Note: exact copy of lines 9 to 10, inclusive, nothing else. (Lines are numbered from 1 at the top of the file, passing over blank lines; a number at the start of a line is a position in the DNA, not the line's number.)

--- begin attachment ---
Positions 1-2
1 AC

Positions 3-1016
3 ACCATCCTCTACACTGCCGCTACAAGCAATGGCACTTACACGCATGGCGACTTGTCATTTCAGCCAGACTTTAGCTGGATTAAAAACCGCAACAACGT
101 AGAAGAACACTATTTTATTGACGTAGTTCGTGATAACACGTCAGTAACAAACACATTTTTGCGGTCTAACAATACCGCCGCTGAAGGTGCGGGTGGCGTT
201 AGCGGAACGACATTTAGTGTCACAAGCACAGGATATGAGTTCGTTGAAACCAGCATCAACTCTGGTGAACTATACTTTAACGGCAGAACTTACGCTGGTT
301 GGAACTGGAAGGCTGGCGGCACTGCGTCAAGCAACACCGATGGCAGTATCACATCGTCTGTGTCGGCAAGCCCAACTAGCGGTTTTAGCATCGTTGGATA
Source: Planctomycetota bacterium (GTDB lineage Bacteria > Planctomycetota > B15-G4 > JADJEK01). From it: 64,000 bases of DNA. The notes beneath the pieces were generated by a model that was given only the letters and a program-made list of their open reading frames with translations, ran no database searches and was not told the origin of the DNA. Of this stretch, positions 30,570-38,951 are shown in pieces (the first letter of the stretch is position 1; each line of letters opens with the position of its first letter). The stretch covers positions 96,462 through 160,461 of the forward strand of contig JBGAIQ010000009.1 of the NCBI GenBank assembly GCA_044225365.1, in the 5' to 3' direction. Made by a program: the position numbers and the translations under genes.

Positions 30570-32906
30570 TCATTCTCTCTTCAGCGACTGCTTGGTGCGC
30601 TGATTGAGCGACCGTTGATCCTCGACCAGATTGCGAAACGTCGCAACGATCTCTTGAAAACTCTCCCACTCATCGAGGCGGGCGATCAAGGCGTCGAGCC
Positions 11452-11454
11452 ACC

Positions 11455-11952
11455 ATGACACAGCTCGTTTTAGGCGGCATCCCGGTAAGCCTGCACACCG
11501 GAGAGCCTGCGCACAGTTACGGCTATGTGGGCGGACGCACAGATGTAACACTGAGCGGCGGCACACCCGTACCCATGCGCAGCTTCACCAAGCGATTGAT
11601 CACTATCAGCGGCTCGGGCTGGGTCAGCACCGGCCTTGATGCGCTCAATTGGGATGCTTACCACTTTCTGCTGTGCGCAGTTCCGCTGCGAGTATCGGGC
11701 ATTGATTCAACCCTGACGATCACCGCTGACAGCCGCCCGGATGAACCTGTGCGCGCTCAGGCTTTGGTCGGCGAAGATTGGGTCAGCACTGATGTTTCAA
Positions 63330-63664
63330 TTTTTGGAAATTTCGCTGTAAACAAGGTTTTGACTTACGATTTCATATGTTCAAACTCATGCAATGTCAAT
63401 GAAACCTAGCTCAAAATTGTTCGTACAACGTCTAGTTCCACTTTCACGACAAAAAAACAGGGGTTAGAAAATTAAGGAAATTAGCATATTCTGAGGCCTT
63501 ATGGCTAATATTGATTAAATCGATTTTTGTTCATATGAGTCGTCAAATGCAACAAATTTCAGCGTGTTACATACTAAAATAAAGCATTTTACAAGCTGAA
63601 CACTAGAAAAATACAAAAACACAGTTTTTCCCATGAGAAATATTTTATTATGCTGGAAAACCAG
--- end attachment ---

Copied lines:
Positions 30570-32906
30570 TCATTCTCTCTTCAGCGACTGCTTGGTGCGC